The lost forest, Laudato Si’, Missio Dei

The lost forest, Laudato Si’, Missio Dei

Gilbert Lasway SJ

I recently watched The Lost Forest, a 20-minute National Geographic documentary directed by Orlando von Einsiedel in which an international team of scientists and explorers go on an extraordinary mission in Mozambique to reach a forest at the top of Mount Lico undisturbed by humans.

This documentary is part of a mini-series of films that focus on the work of Nobel Peace Prize recipients. The team of scientists led by conservation scientist and ecologist Julian Bayliss featured in the short film was part of the Intergovernmental Panel on Climate Change (IPCC) that won the Nobel Peace Prize in 2007.

In The Lost Forest, we see nature unaffected by human activity and the beauty and harmony that exist. There is an interdependence of all the creatures, beautiful butterflies and species that are yet to be discovered. It brings into mind the image of the Garden of Eden in the Book of Genesis before the Fall of Man.

Being created in the image of God, and put in this beautiful creation, humans have the duty to take care, to preserve, to make sure that there is a peaceful coexistence of all creatures. Humans are tasked to be stewards of creation but have turned against its beauty, destroying and overexploiting its resources.

In Laudato Si’ we are called to be stewards of creation, to ensure that there is a continuity of the goodness that is in it. In relation to Missio Dei, evangelization becomes the need for “dialogue for the sake of protecting nature, defending the poor, and building networks of respect and fraternity.” (LS 201)

On another note, Pope Francis urgently calls for “a new dialogue about how we are shaping the future of our planet. We need a conversation which includes everyone, since the environmental challenge we are undergoing, and its human roots, concern and affect us all.” (LS 14)

Climate change is no longer a theory but a reality. The impacts of climate change are felt everywhere but those most affected are the poor. In responding to the local and global impact of climate change, we need a universal solidarity and work together for the common good. The scientists in The Lost Forest came together and used their talents to try to show how human activity is mainly responsible for much of the damage of God’s creation.

As missionaries, we are called to be actively involved in the care of God’s creation. In some countries, conflicts have risen as a result of the impact of climate change on the land and waters, on the resources. There are recurrent fights between the pastoralists and farmers in Ethiopia and Northern Kenya fighting for the limited water resources due mainly to drought. There is also the relentless consumerism and material consumption, along with a throwaway culture, that lead to massive waste. Plastics are a lead waste and we have seen examples of plastics that end up in the oceans and their impacts on marine life. There are also the massive forest fires in the Amazon, in Indonesia, in the US, in Australia, and in some countries Europe, and the devastation these create on the land and its biodiversity.

As in the short film, in nature there is an interconnectedness, a harmony that must be maintained. As human beings created in the image and likeness of God, we are part of this familial bond or kinship with all that exists.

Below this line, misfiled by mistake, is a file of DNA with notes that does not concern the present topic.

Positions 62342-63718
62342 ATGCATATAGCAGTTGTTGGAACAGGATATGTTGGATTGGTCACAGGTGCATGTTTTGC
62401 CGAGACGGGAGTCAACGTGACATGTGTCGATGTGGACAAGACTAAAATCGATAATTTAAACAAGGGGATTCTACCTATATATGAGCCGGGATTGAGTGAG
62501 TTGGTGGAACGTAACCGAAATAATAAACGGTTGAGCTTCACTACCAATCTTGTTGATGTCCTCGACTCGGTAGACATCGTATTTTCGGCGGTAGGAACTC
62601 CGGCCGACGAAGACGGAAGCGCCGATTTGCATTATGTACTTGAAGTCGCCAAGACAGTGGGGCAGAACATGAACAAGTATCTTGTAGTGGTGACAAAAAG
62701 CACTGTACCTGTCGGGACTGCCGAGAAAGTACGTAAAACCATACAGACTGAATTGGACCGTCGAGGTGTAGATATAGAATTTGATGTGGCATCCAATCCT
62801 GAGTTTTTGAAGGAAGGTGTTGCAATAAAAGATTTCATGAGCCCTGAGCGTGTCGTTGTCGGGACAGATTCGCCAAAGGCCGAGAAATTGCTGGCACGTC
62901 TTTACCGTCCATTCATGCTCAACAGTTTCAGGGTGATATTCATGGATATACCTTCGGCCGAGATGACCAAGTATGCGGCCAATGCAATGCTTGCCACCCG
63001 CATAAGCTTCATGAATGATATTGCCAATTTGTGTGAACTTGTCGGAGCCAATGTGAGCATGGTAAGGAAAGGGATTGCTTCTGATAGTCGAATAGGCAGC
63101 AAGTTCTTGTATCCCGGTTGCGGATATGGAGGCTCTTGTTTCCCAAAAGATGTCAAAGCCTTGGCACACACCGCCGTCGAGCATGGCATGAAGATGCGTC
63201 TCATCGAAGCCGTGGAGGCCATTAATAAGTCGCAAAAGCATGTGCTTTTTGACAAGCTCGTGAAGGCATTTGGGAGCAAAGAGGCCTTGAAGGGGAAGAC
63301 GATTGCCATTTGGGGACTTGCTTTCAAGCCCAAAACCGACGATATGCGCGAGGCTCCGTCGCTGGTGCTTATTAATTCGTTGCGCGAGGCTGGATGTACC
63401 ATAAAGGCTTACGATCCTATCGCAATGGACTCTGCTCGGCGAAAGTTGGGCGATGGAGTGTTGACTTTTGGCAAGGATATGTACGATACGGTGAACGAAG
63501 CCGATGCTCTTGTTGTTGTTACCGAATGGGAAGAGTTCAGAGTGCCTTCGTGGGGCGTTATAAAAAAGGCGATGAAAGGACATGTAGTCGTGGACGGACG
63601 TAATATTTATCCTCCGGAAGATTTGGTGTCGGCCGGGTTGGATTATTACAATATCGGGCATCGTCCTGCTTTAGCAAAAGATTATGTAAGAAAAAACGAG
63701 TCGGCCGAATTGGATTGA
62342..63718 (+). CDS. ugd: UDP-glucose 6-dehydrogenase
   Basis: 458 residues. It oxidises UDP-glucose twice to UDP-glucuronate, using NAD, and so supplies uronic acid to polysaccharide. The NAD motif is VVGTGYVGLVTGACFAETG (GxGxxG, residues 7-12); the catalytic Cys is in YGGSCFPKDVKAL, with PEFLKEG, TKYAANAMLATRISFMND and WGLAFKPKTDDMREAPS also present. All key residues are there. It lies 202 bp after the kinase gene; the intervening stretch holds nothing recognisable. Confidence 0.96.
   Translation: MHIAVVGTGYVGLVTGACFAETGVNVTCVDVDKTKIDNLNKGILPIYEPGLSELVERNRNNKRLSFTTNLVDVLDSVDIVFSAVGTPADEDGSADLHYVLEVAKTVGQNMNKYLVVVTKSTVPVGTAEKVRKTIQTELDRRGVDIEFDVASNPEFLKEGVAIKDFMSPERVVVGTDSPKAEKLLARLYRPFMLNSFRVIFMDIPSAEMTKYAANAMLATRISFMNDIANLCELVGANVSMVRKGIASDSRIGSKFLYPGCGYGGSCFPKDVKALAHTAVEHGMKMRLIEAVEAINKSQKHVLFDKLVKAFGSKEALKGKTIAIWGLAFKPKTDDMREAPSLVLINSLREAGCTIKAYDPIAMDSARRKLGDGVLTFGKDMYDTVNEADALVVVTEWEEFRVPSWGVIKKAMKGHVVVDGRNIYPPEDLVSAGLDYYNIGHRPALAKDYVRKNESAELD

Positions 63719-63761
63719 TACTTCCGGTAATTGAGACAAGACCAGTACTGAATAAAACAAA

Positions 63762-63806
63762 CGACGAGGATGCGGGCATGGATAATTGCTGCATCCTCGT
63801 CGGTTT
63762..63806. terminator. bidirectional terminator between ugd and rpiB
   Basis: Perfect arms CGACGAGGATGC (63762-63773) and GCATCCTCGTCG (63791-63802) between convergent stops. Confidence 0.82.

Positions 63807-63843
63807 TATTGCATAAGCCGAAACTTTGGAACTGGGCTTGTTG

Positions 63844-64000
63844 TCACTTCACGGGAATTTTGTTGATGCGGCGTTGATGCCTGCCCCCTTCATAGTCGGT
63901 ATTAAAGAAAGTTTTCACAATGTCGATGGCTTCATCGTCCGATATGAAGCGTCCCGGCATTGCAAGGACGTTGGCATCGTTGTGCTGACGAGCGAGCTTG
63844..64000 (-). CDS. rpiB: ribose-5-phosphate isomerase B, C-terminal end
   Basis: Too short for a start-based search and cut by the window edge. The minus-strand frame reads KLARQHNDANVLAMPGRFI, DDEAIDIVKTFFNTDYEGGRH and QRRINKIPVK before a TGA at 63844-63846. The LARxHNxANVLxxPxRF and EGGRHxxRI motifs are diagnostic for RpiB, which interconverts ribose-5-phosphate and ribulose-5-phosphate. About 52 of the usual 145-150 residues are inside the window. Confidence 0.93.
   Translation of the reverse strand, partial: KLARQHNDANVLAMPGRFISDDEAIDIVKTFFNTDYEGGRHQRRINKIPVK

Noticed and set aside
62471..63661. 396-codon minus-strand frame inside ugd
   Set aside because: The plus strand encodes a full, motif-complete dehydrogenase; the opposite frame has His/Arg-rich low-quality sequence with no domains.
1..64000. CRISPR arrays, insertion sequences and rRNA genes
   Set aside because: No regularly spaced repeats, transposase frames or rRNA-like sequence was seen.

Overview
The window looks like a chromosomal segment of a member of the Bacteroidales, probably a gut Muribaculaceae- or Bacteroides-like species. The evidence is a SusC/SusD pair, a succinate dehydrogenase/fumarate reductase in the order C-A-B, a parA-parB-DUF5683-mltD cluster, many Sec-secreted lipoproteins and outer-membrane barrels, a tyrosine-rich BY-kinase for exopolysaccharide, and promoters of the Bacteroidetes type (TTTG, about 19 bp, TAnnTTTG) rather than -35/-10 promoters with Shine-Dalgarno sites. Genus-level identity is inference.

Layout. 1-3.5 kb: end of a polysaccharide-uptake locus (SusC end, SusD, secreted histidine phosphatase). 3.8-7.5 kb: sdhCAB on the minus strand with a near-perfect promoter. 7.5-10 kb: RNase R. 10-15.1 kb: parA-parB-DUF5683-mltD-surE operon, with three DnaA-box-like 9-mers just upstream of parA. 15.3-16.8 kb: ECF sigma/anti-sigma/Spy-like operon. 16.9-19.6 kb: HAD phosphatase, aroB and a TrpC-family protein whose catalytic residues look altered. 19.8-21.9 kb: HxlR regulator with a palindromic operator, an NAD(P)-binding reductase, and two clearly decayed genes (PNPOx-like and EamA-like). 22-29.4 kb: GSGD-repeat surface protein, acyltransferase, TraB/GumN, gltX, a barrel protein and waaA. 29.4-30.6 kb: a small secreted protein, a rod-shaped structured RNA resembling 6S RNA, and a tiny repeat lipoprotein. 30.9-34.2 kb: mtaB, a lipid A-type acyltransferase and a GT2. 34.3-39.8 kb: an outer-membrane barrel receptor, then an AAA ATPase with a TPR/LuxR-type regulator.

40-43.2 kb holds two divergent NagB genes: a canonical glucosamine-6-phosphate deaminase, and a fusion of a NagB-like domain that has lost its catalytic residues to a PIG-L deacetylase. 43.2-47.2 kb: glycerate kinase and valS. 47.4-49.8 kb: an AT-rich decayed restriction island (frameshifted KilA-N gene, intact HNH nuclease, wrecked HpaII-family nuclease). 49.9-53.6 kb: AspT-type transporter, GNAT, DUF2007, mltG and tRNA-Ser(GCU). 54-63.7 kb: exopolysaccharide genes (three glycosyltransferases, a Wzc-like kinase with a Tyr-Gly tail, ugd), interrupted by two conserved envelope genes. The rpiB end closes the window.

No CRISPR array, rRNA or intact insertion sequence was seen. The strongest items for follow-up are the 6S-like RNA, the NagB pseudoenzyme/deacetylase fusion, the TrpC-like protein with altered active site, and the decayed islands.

The mission of the Church in our times is also to ensure that there is peace in this family, listening to the cry of Mother Earth and taking care of her so in turn she takes care of us. We are all called to conversion, metanoia, to turn around from our selfishness and think of the future generations.

Professor Bayliss, in the short film, worried that his daughter might not be able to see the different species their teams were discovering. “Each year sees the disappearance of thousands of plant and animal species which we will never know, which our children will never see, because they have been lost forever. The great majority become extinct for reasons related to human activity. Because of us, thousands of species will no longer give glory to God by their very existence, nor convey their message to us. We have no such right.” (LS 33)

An integral evangelization as presented in Missio Dei could be understood in the line of the current philosophy of deep ecology, known in French as écologie profonde. This new way of thinking of ecology is principally based on the idea that man does not exist alone in the universe and that all life in the universe has the same rights just as we have. There is a God-given harmony in the universe which has to be maintained.

With this way of thinking, we are all called to a transformation of view, a lamentation of the egoistic view of humans as dominators of all that exists. We are called to give back from what we take from the Earth in order to assure a continuity for future generations. It is a call to conversion from within of each of us, understanding that we are humans, and as humans we are just part of a bigger chain of life.

Gilbert Lasway SJ is a scholastic from Tanzania studying theology at the Loyola School of Theology in the Philippines. He shared this reflection as part of his assignment to write about the short film The Lost Forest in relation to Laudato Si’ and Missio Dei.

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